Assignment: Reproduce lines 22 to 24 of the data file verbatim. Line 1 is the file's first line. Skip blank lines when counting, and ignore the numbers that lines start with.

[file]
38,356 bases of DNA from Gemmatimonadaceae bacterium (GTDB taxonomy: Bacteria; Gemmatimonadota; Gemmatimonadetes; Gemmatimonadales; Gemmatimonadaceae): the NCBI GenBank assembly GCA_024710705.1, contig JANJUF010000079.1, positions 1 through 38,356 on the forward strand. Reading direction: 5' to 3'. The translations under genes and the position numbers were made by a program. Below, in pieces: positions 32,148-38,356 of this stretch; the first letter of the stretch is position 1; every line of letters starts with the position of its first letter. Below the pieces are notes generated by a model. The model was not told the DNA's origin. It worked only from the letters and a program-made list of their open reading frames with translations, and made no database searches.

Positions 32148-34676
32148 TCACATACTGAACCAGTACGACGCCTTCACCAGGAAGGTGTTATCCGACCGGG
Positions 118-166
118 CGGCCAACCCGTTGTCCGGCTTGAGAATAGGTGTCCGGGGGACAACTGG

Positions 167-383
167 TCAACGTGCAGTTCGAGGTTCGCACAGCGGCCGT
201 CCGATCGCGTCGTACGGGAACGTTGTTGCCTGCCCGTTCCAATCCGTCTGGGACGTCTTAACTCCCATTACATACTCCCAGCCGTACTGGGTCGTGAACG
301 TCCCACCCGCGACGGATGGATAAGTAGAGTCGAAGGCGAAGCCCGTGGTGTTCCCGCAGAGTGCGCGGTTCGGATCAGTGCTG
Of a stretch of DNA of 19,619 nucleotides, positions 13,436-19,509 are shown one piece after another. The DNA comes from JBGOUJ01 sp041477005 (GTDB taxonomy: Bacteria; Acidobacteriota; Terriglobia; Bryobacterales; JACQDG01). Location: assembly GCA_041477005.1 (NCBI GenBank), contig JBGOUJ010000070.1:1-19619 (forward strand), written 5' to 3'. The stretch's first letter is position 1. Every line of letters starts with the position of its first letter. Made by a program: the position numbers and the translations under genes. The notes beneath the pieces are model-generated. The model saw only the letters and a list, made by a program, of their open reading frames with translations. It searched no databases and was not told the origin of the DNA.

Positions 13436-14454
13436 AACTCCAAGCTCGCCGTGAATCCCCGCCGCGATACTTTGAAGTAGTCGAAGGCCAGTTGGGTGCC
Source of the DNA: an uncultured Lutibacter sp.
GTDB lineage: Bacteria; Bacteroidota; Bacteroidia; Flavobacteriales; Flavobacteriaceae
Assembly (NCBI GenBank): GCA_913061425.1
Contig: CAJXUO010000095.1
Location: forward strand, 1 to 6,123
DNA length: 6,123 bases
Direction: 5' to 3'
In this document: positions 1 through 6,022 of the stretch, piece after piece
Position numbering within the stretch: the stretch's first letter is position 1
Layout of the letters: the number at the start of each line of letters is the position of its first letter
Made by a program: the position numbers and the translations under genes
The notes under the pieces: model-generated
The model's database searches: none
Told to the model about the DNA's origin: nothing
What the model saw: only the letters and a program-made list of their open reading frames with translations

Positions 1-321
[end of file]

Layout of the letters: the number at the start of each line of letters is the position of its first letter
Made by a program: the position numbers and the translations under genes
The notes under the pieces: model-generated